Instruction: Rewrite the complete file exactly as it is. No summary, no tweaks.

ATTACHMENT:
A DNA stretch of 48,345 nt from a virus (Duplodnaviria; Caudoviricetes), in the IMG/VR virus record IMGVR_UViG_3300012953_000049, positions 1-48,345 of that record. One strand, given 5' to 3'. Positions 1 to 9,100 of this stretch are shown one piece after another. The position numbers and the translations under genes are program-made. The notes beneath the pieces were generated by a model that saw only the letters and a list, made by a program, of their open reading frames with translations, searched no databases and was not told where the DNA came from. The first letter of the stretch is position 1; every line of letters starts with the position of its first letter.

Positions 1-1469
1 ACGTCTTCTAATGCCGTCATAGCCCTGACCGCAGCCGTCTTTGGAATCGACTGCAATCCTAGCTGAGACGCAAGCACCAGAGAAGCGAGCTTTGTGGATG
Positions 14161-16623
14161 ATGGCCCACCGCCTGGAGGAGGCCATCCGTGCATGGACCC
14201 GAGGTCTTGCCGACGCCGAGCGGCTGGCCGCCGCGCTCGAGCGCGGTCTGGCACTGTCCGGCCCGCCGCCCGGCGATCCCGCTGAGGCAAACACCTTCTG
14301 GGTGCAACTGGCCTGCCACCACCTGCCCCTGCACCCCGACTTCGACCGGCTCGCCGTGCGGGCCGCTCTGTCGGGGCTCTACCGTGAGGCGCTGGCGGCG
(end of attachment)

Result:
A DNA stretch of 48,345 nt from a virus (Duplodnaviria; Caudoviricetes), in the IMG/VR virus record IMGVR_UViG_3300012953_000049, positions 1-48,345 of that record. One strand, given 5' to 3'. Positions 1 to 9,100 of this stretch are shown one piece after another. The position numbers and the translations under genes are program-made. The notes beneath the pieces were generated by a model that saw only the letters and a list, made by a program, of their open reading frames with translations, searched no databases and was not told where the DNA came from. The first letter of the stretch is position 1; every line of letters starts with the position of its first letter.

Positions 1-1469
1 ACGTCTTCTAATGCCGTCATAGCCCTGACCGCAGCCGTCTTTGGAATCGACTGCAATCCTAGCTGAGACGCAAGCACCAGAGAAGCGAGCTTTGTGGATG
Positions 14161-16623
14161 ATGGCCCACCGCCTGGAGGAGGCCATCCGTGCATGGACCC
14201 GAGGTCTTGCCGACGCCGAGCGGCTGGCCGCCGCGCTCGAGCGCGGTCTGGCACTGTCCGGCCCGCCGCCCGGCGATCCCGCTGAGGCAAACACCTTCTG
14301 GGTGCAACTGGCCTGCCACCACCTGCCCCTGCACCCCGACTTCGACCGGCTCGCCGTGCGGGCCGCTCTGTCGGGGCTCTACCGTGAGGCGCTGGCGGCG